Is that Scottsdale home really for sale?

It sure looks like it is. There’s a  sign in the yard, property information on the internet, an asking price and everything. The comings and goings of Real Estatey type people with wide eyed gawkers in tow confirms that the quaint Spanish hacienda is looking for a new owner.

Or is it?

There is a disturbing new trend in the Scottsdale Real Estate scene: the fictitious listing.

By now, anyone who is not somewhat up to speed on the short sale market should be stoned to death with the rock under which he has been sleeping. Get used to them, people, as they are not going anywhere anytime soon. Though we all know the uncertainties and complexities involved in a short sale transaction mean that the listed price is not necessarily the real price, we generally take for granted that a seller is actually interested in selling.

Given the rise in anecdotal reports of would be sellers who haven’t made payments in two years while attempting to consummate short sales, you can imagine what the more entrepreneurial freeloaders in our midst have concluded: going through the motions of a short sale for the sake of appearance can keep the bank off one’s back while he lives rent free for as long as the ruse will allow.

Financial institutions are not so naive to believe such subterfuge never happens, so it typically takes a viable offer on a property to postpone a trustee’s sale (Arizona’s version of a foreclosure). That’s where you, the buyer, come in. For the “seller” interested in staying in the payment-free property for as long as possible, the facade entails the procurement of an offer for submission to the bank. Whether the seller intends to actually complete the sale or not.

In essence, the prospective buyer could get strung along for months by a seller who is just buying time.  Or stealing time, I should say.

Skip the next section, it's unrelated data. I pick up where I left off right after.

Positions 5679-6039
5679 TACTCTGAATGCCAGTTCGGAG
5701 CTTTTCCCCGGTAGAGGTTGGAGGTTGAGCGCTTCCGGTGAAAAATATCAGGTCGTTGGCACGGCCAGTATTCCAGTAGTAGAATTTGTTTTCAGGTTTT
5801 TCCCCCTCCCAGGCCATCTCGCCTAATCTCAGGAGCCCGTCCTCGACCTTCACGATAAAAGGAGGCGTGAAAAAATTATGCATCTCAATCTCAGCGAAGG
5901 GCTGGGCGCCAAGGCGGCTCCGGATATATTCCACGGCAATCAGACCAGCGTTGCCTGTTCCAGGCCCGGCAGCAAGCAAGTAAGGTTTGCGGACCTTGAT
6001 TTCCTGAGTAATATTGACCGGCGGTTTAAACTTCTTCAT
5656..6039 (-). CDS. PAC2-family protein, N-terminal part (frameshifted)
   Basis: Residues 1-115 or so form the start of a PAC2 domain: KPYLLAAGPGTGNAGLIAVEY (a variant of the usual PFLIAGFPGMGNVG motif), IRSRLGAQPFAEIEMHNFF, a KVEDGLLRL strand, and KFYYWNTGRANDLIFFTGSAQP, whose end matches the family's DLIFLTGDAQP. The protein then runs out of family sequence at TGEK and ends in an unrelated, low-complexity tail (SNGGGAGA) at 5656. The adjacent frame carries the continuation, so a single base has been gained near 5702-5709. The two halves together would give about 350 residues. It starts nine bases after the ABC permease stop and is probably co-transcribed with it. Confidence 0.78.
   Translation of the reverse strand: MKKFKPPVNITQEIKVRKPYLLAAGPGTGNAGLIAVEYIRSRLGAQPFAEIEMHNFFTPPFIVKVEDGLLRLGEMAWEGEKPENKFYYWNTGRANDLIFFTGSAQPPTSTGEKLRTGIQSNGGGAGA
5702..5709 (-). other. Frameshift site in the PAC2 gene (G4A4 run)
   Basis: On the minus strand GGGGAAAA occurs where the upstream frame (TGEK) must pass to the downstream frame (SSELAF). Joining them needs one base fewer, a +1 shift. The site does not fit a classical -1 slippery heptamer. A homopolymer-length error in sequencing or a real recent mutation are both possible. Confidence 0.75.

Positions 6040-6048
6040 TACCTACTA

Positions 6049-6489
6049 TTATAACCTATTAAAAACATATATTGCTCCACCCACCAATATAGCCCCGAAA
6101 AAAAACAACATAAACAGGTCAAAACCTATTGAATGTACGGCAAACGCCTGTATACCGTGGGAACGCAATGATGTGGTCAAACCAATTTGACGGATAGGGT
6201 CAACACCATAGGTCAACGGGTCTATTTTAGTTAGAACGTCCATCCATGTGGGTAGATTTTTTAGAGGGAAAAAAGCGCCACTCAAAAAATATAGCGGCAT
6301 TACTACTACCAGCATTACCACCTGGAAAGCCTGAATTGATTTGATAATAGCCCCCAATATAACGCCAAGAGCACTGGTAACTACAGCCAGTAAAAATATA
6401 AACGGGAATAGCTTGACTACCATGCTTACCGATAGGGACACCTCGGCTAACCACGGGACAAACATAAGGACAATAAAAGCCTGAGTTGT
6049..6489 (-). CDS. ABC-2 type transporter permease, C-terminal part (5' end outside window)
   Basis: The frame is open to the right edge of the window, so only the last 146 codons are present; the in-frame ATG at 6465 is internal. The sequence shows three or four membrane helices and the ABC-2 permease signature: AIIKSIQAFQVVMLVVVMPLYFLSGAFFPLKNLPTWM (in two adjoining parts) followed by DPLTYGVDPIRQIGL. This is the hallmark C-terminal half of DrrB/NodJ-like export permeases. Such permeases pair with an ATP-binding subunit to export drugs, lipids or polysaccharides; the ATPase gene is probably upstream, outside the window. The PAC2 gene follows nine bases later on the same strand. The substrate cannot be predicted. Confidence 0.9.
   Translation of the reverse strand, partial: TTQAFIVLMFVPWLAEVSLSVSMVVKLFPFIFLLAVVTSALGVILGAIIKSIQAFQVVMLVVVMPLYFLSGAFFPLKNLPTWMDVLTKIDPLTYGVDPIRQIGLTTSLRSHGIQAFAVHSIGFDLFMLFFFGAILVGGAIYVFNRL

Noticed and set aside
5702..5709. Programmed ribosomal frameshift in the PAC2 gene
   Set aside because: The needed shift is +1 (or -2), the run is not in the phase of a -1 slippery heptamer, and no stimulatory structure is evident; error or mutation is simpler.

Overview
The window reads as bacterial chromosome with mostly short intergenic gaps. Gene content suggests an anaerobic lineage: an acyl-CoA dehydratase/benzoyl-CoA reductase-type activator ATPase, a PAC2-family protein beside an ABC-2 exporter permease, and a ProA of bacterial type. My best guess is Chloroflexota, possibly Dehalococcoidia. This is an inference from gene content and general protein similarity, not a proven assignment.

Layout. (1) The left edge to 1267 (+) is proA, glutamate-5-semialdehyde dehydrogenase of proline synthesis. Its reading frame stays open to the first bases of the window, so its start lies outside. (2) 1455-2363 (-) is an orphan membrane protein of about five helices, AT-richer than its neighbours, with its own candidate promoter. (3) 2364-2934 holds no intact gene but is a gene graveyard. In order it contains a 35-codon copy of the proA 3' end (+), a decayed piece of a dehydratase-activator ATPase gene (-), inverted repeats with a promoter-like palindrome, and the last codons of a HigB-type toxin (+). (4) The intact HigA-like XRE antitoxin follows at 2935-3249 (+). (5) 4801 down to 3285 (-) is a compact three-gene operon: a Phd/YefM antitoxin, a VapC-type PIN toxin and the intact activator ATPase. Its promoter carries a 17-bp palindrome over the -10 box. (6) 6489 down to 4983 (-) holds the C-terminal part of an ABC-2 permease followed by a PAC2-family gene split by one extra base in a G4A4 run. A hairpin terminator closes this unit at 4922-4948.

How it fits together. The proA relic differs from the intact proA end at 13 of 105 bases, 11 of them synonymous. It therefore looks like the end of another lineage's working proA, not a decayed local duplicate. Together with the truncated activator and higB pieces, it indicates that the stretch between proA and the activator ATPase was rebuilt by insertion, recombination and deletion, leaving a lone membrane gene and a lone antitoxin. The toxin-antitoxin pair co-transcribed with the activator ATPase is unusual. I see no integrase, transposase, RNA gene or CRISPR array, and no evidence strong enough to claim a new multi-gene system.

Perhaps his credit is already damaged beyond repair. Perhaps he doesn’t want to bring any of the money to the table that the bank demands. Perhaps he does not qualify for the short sale at all (yes, a seller does have to meet certain qualifications to gain bank approval).  Perhaps the seller is simply bitter beyond reason and unwilling to let some buyer have his home for pennies on the dollar. Whatever the reason, there are properties on the market that aren’t really available.

How do you identify those shiftless wasters of time before embroiling yourself in a slow, emotional death? There are a few tactics that a competent buyer’s agent will employ when separating fact from fiction on a short sale offering, but none is foolproof. Short of peering into homeowner’s soul, all one can do is take basic precautions to assess the viability of a sale. Unfortunately, the determination of what the owner can do is not necessarily indicative of what he will do.

The guy could be dealing with you in good faith, or he could simply be using your offer to delay his inevitable foreclosure.

My advice? If you are going to go the short sale route, start with properties that have been through the process to the point that they have a bank approved price attached. If the seller is playing games in this instance, at least the process will resolve itself faster and allow you to move on down the road. If you fall in love with a home that has not yet been approved for a short sale by the bank, make sure the appropriate questions are answered and that the listing agent has a competent record of successful short sale transactions. The good ones are adept at separating the viable candidates from the disingenuous types as they have a vested interest in getting the transaction to the closing table as well.

At the end of the day, though, you just never know what is in store from one short sale to the next. With all of the variables to contend with in the best of circumstances, adding the integrity and intention of the seller to the list of concerns is almost comical in a tragically masochistic sense. All the more reason I recommend avoiding the short sale quagmire unless all other avenues have been exhausted.

It’s a beautiful Scottsdale home alright, but is it really for sale?


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